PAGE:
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Settlement agreements can settle future employment claims

11 January 2024

In a helpful decision for employers, the Scottish Court of Session has ruled that a settlement agreement can be used to settle future as well as existing employment claims – even where those claims only arise after the agreement has been signed.

Our previous article Settlement agreements cannot settle future employment claims that have not arisen explained an Employment Appeal Tribunal (EAT) decision which limited the ability of employers to use settlement agreements to prevent future claims. The decision has now been reversed on appeal. This is a Scottish decision and therefore technically only persuasive rather than binding outside of Scotland. Nevertheless tribunals are very likely to follow it as the ruling resolves the position on a point on which there are conflicting EAT decisions.

Although this is good news for employers, who will want to ensure a settlement achieves finality in a dispute with an employee, careful drafting is still needed to ensure that any agreement is valid. This article explains the latest position and what employers should be doing now.

Dispute arose after settlement agreement has been signed

Statutory employment claims such as unfair dismissal, discrimination and deductions from wages cannot be settled, except through Acas conciliation or a valid settlement agreement. For a settlement agreement to be valid, it must (among other things) relate to the “particular” complaint. There is tension between the desire of the employer (and often both parties) to achieve a full and final settlement of all claims and the need for settlement agreements to focus on particular claims.

In this case, Mr Bathgate was a Chief Officer on board various ships who took voluntary redundancy under a settlement agreement. After the agreement had been signed, the employer decided it was not going to make a particular type of payment to officers over the age of 60. This meant that Mr Bathgate did not receive one of the payments he was expecting under the agreement. He claimed that this was age discrimination.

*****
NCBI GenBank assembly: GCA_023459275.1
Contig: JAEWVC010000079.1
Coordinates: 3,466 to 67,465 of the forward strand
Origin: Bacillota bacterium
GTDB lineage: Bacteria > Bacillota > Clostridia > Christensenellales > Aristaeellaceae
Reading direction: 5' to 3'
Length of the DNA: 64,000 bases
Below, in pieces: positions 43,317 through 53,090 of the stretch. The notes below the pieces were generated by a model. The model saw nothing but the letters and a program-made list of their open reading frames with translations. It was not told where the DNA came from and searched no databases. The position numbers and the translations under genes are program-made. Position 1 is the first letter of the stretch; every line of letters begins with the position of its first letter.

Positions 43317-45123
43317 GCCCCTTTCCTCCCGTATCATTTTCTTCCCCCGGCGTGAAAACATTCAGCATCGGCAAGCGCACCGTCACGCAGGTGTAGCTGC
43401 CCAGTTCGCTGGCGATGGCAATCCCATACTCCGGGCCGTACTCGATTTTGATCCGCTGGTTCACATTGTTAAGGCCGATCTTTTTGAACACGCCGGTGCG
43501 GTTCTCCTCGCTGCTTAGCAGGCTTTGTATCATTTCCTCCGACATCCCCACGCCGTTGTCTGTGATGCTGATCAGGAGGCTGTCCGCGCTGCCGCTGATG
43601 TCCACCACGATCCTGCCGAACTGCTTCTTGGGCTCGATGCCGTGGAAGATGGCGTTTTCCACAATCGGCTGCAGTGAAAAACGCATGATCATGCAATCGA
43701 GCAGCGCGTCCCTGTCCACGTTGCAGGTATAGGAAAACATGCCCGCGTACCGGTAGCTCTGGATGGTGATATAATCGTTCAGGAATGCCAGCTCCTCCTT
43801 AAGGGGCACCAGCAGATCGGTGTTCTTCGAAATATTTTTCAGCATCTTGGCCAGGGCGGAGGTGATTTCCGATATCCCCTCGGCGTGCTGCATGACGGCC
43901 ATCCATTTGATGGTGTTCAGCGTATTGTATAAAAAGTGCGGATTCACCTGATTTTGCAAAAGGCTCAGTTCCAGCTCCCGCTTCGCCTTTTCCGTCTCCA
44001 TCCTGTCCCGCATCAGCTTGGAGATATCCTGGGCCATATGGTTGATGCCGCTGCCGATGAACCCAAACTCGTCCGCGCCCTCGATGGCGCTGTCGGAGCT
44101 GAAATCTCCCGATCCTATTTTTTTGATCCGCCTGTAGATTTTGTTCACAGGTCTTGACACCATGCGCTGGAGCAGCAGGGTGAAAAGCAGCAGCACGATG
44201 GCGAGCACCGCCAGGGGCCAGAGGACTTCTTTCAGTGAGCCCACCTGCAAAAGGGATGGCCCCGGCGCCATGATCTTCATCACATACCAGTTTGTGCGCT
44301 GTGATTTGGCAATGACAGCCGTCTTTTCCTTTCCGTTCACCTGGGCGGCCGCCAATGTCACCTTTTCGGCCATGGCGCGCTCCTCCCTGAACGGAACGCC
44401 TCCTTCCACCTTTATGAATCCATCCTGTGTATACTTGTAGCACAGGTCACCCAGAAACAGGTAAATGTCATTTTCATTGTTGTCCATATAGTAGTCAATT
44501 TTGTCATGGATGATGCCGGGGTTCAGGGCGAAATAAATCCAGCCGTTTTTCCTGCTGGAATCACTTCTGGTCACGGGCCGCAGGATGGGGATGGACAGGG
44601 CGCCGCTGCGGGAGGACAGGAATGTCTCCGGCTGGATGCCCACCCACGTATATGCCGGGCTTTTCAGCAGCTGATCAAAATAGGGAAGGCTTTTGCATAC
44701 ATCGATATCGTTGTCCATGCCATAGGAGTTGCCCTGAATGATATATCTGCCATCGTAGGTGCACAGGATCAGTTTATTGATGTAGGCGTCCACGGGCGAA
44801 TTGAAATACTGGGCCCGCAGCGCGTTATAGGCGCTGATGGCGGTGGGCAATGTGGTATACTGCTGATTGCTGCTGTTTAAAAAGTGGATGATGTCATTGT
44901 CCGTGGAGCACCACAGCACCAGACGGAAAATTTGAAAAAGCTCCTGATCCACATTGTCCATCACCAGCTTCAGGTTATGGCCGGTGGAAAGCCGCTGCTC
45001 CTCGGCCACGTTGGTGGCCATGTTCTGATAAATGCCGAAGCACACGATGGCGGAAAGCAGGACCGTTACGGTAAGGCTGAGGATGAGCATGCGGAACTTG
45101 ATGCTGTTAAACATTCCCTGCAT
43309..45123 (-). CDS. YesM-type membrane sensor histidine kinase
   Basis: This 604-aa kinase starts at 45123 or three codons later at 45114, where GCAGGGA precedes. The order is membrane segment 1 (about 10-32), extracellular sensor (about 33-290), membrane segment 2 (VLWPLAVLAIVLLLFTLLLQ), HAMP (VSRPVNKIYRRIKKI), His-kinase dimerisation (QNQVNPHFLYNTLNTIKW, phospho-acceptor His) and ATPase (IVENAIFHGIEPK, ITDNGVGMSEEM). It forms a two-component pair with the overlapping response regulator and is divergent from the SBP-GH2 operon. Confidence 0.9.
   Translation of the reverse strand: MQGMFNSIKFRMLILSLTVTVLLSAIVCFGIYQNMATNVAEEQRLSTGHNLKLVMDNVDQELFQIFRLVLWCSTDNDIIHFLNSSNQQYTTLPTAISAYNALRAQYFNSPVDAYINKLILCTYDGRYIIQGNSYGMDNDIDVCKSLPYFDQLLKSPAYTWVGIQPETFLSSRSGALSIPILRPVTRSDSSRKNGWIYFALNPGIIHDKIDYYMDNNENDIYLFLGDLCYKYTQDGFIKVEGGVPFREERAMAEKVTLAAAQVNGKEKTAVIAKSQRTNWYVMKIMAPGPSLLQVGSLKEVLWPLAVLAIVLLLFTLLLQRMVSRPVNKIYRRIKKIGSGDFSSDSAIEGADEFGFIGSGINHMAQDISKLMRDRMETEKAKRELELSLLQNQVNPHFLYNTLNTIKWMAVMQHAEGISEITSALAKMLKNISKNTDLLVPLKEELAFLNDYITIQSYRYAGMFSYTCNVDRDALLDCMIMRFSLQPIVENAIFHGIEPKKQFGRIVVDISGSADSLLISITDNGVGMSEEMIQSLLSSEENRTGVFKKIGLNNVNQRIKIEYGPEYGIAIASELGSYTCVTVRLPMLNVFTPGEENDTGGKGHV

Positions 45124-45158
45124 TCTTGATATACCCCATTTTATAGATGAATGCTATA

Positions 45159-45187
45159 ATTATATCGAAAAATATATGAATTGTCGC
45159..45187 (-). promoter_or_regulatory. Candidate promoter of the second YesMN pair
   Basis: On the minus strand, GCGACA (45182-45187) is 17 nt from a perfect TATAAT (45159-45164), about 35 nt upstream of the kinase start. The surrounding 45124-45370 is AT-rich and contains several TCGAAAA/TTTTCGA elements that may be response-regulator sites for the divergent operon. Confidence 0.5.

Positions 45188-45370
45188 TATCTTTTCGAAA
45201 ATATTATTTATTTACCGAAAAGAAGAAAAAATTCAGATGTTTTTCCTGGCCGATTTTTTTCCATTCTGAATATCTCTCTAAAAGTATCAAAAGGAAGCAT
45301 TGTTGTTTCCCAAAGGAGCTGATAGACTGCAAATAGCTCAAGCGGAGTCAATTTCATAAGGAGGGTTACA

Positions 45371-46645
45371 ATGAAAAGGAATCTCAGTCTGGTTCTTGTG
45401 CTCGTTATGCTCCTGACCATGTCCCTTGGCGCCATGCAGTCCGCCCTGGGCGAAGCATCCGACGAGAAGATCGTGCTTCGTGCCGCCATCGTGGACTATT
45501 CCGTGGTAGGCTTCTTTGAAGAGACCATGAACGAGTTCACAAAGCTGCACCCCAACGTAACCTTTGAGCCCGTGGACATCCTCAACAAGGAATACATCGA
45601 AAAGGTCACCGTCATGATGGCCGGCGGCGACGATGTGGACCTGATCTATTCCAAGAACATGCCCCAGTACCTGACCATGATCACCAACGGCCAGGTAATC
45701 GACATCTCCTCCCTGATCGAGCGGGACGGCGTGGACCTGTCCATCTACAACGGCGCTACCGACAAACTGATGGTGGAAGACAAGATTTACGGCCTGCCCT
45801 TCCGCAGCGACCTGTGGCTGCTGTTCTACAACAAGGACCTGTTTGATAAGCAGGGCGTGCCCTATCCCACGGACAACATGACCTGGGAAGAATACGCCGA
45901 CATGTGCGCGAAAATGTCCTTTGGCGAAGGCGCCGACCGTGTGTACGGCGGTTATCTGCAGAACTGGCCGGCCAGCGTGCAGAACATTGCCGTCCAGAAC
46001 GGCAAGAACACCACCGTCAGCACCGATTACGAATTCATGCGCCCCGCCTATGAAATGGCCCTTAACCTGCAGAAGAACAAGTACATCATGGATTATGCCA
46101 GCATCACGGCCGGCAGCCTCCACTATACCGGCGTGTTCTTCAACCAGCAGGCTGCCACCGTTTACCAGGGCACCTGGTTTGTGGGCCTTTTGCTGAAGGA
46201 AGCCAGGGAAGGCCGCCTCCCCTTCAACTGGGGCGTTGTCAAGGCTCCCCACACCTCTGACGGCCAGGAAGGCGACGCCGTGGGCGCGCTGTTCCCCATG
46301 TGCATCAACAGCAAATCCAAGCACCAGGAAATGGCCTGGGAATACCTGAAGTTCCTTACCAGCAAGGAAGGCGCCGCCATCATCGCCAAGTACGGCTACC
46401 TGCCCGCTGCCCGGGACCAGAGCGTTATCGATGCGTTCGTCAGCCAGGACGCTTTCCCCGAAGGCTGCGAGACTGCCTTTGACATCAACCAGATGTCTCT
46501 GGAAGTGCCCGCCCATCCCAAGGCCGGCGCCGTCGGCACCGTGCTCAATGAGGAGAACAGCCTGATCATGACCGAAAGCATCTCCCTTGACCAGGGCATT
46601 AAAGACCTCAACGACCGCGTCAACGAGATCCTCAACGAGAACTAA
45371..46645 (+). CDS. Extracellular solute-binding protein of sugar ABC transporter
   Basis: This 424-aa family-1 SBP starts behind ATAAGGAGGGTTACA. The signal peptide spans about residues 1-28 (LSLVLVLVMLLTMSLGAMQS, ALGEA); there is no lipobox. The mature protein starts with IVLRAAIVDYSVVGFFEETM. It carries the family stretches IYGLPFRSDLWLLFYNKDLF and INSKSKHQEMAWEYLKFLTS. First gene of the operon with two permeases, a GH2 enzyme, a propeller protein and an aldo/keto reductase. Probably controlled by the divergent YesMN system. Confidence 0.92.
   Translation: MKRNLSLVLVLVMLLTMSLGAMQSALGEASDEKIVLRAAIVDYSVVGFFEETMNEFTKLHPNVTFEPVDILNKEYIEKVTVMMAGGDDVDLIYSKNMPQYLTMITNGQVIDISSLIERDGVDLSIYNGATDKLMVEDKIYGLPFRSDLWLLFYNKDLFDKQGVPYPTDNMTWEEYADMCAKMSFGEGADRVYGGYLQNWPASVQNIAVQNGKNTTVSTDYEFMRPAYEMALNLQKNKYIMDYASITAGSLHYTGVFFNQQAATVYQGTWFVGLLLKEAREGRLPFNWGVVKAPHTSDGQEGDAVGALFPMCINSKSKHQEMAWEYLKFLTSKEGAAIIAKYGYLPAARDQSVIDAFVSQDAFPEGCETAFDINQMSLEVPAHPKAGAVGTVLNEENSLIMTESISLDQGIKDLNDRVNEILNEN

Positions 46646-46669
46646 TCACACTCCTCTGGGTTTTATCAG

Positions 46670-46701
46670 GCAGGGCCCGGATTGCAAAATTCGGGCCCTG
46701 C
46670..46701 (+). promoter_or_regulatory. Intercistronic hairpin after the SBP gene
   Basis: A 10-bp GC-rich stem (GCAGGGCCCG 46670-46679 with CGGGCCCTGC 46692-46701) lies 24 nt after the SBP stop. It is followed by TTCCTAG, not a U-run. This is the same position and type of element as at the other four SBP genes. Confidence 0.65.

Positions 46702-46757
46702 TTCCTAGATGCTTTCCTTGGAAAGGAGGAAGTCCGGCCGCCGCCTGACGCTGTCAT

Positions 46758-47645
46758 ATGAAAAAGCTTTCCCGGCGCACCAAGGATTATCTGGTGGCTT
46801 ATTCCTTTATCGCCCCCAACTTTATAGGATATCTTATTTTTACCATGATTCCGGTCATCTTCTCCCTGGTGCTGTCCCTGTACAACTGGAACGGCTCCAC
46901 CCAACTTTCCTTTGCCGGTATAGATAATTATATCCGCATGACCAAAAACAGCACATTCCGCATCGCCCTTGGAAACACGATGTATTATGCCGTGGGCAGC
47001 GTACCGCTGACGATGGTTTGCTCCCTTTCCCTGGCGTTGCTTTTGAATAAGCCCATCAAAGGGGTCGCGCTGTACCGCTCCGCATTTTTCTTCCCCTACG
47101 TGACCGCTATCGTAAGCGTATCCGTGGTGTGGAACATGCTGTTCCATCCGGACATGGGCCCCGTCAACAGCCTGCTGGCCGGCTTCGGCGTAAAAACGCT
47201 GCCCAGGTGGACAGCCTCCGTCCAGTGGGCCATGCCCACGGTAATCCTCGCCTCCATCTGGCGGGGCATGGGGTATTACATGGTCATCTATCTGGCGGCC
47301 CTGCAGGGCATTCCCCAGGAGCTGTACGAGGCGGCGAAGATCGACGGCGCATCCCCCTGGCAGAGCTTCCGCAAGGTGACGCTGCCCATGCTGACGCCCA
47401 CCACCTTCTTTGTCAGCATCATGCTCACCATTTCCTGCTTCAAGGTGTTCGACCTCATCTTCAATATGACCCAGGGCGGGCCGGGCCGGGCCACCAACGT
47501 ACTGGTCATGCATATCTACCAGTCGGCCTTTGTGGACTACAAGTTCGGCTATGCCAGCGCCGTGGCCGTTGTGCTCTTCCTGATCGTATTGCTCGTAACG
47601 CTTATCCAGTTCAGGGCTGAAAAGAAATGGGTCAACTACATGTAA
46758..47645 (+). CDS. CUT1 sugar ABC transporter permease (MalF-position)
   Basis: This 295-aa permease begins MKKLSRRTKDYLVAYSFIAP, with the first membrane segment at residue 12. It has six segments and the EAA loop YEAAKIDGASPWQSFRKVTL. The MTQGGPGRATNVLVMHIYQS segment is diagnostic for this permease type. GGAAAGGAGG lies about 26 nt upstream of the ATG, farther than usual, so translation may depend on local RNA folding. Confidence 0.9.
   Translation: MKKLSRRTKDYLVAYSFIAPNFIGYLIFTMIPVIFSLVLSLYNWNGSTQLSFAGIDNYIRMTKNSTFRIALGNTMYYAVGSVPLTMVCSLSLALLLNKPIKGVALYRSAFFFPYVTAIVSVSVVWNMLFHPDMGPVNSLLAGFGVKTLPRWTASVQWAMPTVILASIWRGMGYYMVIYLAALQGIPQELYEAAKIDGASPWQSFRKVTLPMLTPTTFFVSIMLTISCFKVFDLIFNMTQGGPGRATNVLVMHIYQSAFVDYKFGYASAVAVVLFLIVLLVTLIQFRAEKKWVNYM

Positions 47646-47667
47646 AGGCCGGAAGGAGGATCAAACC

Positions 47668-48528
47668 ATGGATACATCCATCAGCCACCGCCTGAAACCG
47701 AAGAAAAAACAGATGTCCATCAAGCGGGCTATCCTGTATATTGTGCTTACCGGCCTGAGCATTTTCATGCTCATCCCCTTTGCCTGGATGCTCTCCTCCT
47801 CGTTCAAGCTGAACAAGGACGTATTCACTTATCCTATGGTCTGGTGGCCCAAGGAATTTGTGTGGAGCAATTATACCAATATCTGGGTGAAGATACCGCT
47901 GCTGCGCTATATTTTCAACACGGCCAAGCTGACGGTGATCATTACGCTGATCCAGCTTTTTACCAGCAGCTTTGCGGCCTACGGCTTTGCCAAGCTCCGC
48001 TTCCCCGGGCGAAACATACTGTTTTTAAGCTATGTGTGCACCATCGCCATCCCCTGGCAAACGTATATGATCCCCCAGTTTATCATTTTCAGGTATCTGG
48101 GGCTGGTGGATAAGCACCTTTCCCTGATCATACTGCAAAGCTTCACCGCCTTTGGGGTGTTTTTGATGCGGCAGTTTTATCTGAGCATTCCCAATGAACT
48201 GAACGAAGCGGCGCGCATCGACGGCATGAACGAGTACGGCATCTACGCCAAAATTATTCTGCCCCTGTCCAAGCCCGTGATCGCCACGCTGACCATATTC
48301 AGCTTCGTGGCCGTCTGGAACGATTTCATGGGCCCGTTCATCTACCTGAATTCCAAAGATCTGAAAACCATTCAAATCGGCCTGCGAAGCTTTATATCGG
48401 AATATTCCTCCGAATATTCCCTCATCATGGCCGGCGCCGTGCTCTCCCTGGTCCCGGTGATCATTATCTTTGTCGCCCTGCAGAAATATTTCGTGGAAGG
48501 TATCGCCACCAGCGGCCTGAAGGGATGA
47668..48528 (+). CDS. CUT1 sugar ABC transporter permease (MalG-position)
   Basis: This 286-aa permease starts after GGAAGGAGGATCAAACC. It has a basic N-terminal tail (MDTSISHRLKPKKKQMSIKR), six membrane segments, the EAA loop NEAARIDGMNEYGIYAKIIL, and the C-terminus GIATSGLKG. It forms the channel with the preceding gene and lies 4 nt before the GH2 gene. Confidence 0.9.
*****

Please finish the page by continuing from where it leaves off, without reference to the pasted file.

The Employment Tribunal decided that he couldn’t proceed with his claim because he had waived any age discrimination claims under the settlement agreement. The EAT reversed this decision, on the basis that settlement agreements could not settle future claims that had not arisen at the date of the agreement.

Court of Session decides that future claims can all be settled

The Court of Session disagreed with the EAT and found that the settlement agreement did prevent Mr Bathgate from bringing a claim for age discrimination. The fact that the alleged discrimination was not known about and did not happen until after the agreement was did not prevent those claims from being validly waived.

The key points from the decision are:

  • The statutory rules about settlement agreements do not prevent the settlement of future claims, so long as the types of claim are clearly identified and the wording in the agreement covers the relevant claim.
  • The requirement that the agreement must “relate to the particular complaint” does not mean that the complaint must have existed or been known of at the time of the agreement. But it does mean that the agreement must be specific: the particular complaint must be identified in the agreement, and a general blanket signing away of all employment claims will not work.
  • As it is possible to settle future claims in an Acas conciliation agreement, it is hard to understand why this should not be possible for settlement agreements which involve additional rules about requiring independent advice and insurance.